There has been a lot of noise made in recent weeks, months, and years, about the impact of stablecoins on the bitcoin (and more broadly, the crypto) market. In aggregate the total global supply of stablecoins continues to grow and make new highs, with a current tally of $110 billion in circulating supply at the time of writing.
In particular, a lot of noise has been generated on the legitimacy of the stablecoin Tether (USDT), with claims of fractional reserve or “pumping the price of bitcoin” having been made. The circulating supply of USDT is $62.9 billion at the time of writing.
On August 6, Tether made their reserves audit from June 30 public, in which they broke down the asset allocation and the maturity of the commercial paper held by the stablecoin issuer. This was a very notable step taken by Tether to increase transparency on the largest stablecoin in the crypto market.
With Tether increasing the transparency and the legitimacy of the market’s leading stablecoin, an interesting trend has emerged in the stablecoin and bitcoin markets.
The stablecoin supply ratio (SSR), which measures the bitcoin market cap against the circulating supply of stablecoins denominated in BTC, is near record low, and far below the levels seen throughout much of 2021.
The significance? The market is sitting on a lot of dry powder ready to deploy into the market. When looking at the SSR with Bollinger Bands (to adjust for changing market trends over time), breaks above the upper Bollinger Band, and conversely when the SSR breaks below its lower Bollinger Band, can show how relatively attractive it is to enter a bitcoin position. In this case the term “sell” refers to holding off on any FOMO (fear of missing out) smash buys, and depending on the situation stacking some additional cash to enter the market at a more favorable position later on.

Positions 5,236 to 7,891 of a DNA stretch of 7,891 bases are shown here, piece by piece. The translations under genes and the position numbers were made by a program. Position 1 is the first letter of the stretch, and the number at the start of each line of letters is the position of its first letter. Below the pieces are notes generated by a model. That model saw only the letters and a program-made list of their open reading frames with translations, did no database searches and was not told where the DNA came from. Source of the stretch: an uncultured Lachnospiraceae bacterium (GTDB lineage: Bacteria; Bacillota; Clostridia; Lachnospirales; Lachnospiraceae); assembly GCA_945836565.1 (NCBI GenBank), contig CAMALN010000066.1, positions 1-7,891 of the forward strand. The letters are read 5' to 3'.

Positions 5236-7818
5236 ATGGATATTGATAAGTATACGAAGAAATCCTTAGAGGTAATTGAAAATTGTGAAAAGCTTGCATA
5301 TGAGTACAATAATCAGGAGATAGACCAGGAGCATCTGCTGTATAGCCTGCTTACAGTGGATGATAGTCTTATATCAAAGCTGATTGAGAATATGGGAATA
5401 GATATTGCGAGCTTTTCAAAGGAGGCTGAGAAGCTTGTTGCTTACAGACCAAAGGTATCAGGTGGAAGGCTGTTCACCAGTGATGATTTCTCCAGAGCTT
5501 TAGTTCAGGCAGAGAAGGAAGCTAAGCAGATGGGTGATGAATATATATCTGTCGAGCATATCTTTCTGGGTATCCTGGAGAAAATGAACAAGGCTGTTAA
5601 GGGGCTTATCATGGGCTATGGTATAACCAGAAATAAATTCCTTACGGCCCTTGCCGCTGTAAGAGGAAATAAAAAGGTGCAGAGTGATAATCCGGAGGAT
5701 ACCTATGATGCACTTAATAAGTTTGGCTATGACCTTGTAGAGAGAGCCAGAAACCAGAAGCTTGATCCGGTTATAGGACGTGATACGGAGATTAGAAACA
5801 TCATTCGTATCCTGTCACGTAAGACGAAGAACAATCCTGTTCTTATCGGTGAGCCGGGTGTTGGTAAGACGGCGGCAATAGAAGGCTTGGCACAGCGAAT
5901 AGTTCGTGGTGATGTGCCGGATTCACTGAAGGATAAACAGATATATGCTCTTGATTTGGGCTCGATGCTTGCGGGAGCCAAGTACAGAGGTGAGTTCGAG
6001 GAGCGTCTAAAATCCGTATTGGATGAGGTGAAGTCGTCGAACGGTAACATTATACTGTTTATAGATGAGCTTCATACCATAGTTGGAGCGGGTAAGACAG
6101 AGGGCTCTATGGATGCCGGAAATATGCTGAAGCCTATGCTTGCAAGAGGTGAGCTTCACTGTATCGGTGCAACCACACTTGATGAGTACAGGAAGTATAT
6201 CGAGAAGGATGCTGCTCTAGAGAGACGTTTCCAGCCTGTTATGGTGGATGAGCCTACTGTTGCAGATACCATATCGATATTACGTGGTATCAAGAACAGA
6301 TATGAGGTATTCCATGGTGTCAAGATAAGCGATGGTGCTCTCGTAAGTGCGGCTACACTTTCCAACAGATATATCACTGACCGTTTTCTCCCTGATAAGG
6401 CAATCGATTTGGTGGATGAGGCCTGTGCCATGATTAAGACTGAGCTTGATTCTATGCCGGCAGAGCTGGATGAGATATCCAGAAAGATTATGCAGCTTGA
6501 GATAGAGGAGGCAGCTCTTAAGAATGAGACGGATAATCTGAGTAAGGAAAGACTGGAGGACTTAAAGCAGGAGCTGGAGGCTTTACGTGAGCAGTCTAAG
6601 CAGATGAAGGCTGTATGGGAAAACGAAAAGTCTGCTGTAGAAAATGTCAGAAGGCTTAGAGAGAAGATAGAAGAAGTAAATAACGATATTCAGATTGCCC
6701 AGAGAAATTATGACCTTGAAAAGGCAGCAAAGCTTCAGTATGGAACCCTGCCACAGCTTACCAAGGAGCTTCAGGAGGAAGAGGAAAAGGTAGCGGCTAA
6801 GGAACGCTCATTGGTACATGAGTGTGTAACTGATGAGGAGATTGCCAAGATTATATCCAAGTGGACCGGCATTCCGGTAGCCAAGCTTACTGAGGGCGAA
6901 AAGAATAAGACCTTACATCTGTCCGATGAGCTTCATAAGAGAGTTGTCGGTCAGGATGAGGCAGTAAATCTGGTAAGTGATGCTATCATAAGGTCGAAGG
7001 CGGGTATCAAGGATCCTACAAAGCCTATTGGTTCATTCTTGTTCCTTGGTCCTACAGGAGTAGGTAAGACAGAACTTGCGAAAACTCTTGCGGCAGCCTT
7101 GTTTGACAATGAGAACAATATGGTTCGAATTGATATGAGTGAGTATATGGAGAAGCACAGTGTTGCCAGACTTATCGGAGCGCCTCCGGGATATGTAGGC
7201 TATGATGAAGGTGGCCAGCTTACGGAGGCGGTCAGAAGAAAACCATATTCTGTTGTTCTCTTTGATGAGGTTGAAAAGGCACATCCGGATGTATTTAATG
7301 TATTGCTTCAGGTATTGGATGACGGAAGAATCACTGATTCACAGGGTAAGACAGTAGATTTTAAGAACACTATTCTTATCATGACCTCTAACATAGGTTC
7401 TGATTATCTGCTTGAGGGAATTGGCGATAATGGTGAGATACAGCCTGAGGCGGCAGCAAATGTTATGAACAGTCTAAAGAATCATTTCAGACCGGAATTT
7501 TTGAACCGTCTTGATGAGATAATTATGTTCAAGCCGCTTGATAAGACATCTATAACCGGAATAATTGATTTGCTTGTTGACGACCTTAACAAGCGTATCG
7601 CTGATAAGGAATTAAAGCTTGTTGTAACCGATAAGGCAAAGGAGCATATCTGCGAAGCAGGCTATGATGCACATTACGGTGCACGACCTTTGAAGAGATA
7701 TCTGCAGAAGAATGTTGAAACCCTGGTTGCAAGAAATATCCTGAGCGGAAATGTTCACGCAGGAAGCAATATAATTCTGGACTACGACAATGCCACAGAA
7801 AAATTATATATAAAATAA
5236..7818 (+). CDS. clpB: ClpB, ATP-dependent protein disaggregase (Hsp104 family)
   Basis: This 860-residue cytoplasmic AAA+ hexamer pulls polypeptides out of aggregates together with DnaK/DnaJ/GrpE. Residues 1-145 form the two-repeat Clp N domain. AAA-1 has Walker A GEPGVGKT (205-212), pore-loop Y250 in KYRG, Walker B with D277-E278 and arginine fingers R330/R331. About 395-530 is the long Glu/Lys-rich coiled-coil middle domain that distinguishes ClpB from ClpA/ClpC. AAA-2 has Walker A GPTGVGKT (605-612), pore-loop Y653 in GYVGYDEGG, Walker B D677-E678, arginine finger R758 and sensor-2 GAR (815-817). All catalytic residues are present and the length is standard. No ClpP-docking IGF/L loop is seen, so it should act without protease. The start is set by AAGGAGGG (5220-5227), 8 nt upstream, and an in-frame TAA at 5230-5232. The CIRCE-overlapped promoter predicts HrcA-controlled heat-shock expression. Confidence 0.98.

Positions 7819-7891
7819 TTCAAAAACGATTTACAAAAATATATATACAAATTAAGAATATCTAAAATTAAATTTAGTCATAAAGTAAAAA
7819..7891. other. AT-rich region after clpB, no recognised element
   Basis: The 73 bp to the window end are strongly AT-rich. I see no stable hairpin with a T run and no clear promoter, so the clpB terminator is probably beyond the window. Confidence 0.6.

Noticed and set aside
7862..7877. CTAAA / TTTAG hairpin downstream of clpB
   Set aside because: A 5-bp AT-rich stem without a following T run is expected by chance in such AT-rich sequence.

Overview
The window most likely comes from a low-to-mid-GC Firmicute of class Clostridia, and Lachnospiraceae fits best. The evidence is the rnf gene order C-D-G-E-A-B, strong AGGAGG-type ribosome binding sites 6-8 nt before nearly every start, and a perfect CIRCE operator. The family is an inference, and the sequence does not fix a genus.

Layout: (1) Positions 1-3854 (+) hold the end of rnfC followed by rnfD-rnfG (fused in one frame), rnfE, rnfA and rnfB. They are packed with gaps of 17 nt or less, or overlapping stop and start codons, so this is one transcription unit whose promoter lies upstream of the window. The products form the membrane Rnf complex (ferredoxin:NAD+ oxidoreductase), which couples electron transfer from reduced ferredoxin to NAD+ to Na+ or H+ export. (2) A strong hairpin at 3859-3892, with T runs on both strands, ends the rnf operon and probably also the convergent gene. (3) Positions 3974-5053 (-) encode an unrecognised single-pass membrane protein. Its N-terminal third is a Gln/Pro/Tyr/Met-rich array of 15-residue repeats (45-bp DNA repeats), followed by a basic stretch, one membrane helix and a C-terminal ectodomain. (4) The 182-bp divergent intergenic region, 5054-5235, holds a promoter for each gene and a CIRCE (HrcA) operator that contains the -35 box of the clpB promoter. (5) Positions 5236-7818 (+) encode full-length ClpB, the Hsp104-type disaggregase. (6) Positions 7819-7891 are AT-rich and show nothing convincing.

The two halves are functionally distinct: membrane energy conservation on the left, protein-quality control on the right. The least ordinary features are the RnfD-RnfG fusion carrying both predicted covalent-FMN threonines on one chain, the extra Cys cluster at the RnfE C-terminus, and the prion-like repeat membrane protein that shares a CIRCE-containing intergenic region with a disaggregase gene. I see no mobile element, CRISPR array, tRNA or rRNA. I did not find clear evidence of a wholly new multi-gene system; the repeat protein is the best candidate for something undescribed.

Currently, the SSR is near record lows and happened to break below the lower Bollinger Band level on May 11, before the mass liquidation event on May 19.
While there is without a doubt a trend of a lower SSR ratio over time as an increasing amount of stablecoin projects enter the market — as well as the incumbent issuers vastly increasing the circulating supply (USDT as a prime example) — it should be noted that currently the ratio is at a much lower level than it was between March through April, when bitcoin was trading around the level it is today.
TLDR: Bullish BTC